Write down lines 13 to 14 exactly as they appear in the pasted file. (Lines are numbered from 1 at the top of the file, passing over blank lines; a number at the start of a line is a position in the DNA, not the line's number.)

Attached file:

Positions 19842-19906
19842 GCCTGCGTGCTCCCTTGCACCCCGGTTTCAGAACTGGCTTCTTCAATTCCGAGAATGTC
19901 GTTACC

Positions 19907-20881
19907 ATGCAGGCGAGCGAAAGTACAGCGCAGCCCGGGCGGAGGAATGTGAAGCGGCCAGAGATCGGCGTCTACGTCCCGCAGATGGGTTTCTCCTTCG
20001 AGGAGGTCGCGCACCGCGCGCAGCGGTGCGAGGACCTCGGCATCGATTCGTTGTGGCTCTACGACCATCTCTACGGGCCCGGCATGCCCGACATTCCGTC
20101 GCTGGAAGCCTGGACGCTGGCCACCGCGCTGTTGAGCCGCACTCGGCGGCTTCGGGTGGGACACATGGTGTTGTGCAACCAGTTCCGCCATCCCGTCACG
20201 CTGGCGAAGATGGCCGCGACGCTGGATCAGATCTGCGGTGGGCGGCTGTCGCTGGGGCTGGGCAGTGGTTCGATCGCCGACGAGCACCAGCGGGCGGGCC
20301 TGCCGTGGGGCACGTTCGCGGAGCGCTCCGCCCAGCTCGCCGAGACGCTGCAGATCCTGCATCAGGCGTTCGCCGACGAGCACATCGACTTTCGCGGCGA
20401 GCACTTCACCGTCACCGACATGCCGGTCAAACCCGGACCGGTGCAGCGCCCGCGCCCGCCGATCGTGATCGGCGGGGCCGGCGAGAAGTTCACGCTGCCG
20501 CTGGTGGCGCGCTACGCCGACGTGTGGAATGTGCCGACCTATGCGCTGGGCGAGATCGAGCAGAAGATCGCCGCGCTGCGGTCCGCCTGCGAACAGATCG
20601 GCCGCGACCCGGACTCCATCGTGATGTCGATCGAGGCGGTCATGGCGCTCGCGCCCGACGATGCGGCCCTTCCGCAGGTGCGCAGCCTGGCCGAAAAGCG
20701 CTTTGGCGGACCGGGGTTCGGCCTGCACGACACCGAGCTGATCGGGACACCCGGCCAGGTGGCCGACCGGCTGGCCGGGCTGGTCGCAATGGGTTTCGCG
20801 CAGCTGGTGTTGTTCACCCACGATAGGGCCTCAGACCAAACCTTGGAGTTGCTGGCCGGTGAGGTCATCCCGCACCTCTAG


20701 CTTTGGCGGACCGGGGTTCGGCCTGCACGACACCGAGCTGATCGGGACACCCGGCCAGGTGGCCGACCGGCTGGCCGGGCTGGTCGCAATGGGTTTCGCG
20801 CAGCTGGTGTTGTTCACCCACGATAGGGCCTCAGACCAAACCTTGGAGTTGCTGGCCGGTGAGGTCATCCCGCACCTCTAG